This article was written by Music Producers Forum’s founder Jomar Reyes, in the lead up to presenting at the inaugural 2014 KulturM conference in Copenhagen. Feature image is from Music Producers Forum London Meetup July 2013.
The digital age has seen the rise of independently managed communities on the internet. Creative segments has been one of the major beneficiaries with people around the world being able to connect, collaborate and share ideas online. As these communities grow, commercial opportunities arise for the community and/or the community owner. What are the implications of turning a community into commercial operation?
In October 2017 I presented to a full house, the concept of the MusicProducersForum along side some of Scandinavia’s thought leaders in media, creative and cultural industries at the inaugural KulturM Event at the Danish National Museum in Copenhagen. It is a defining moment when this forum, that started with just an idea, is recognised on a European stage (see the presentation here).
In November 2007 the Music Producers Forum had its humble beginnings with a blog post announcing it’s first meetup in a Sydney Cafe. Around 17 independent musicians, songwriters and producers turned up and shared with each other their music productions in an intimate and inspiring, collaborative environment. There was an amazing spirit in that room.
Fast forward to October 2014, nearly seven years since I had set up the blog post and had that meetup, and the community has somewhat grown exponentially. It now has close to 30,000 social network members worldwide, who range from the new and ambitious, professionals and a handful of Grammy Award winning producers. We have held meetups some with up to 80 people, in Sydney, Copenhagen, London and New York.
My goal is to maintain that spirit of ‘inspiration and collaboration’ from the 17 members at the first meetup, to the 30,000 members today and for all future members.
Over the last four years, the Forum’s growth has nearly doubled each year, consecutively. At this rate of this growth, we will exceed 50,000 members by the end of 2015. The challenge (Or opportunity) for me is looking at how can I nurture this growth, and devote more time to the community.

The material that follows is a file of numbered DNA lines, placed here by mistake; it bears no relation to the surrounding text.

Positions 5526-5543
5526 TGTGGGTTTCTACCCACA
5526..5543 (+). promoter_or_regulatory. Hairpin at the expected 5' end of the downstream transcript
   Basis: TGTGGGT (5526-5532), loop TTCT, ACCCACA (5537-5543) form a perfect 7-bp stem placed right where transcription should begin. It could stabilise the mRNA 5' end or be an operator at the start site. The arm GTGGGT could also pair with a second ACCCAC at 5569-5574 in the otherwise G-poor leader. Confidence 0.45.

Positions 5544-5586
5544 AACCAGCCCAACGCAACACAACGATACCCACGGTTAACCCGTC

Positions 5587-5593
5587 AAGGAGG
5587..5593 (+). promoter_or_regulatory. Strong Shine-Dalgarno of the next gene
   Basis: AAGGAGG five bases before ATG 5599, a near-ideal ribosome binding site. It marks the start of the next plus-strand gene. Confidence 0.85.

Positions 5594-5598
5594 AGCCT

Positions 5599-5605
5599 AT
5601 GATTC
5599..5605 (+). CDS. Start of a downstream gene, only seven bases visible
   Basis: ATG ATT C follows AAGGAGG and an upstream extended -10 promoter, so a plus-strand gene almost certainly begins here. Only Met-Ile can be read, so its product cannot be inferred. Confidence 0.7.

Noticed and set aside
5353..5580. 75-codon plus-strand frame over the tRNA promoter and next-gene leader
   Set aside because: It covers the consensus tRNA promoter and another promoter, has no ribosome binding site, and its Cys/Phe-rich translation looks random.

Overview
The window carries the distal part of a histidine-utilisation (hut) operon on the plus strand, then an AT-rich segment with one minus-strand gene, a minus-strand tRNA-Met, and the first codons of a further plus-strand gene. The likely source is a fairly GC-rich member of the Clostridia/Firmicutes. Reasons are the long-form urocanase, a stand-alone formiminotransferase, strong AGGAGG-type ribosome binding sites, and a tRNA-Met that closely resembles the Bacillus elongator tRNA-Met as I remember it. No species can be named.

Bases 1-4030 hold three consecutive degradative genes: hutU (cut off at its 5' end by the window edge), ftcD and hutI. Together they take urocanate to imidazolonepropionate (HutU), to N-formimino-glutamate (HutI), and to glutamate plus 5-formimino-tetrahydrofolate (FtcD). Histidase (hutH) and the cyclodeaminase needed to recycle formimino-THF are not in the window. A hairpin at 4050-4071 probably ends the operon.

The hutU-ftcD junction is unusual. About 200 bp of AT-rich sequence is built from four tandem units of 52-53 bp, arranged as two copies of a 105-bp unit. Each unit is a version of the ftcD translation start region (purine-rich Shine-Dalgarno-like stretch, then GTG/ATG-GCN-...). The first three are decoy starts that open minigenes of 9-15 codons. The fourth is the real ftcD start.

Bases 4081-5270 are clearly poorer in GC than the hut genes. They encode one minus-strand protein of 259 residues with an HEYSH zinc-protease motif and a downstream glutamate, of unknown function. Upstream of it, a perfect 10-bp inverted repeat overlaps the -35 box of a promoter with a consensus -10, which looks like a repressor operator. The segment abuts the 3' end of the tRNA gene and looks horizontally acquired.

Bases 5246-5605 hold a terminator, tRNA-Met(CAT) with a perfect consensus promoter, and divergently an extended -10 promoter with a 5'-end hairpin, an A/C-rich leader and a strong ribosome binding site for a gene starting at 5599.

I’ve also grown because of the forum, and in recent years I have been hired by corporations, invited to speak at events and now lecture on the community building techniques that the Forum has taught me. I’ve also moved into music promotion in starting the Copenhagen Groove brand, that promotes music artists based in Copenhagen, to the rest of the world.
Looking forward to 2015, I’ll be using the roadmap that I have set, which also includes the broader creative community in film, television, design and animation, under the Creative Media Network group. It is also important for these forums to run communities professionally without compromising the spirit of the community.
The Music Producers Forum community has hit a point where the ‘public’ social networks cannot serve the community to its full potential, its next big milestone is to turn the Music Producers Forum into an official membership organisation, with membership benefits and a dedicated platform to manage this. As an entrepreneur, the founder of the Music Producers Forum and most importantly a musician, this step would include a more structured commercial model of the Music Producers Forum. This would enable myself and a professional team to devote more time to the forum. But I’m cautious that the community spirit does not get lost in the quest for commercialism.
To this point, I’ve managed to stick to my principles of avoiding Adwords banners, advertising copy (Advertorial) and banners that can have a negative impact on the experience. The SAE Institute who were the first sponsor of the Music Producers Forum, worked closely with me to produce an annual campaign that would be non intrusive but deliver them some new prospective students. Whilst the campaign delivered a solid number of new prospects, we did collectively realise that there is much more work to do to make this kind of exercise mutually beneficial.
The other area to look at commercialising this community is through the community. Having more direct access to a substantial audience opens up the opportunity to provide products, services, events or offer a more formal membership. The challenge here is to make sure that membership provides value that exceeds the cost of membership.
As a community manager of one of the largest music industry groups in the world, advertising is an opportunity that I would not wish to be solely dependent on for revenue. I would be exposed to making decisions based on advertisers needs, where the needs of the community need to be absolutely the first priority.
And now, to find that balance.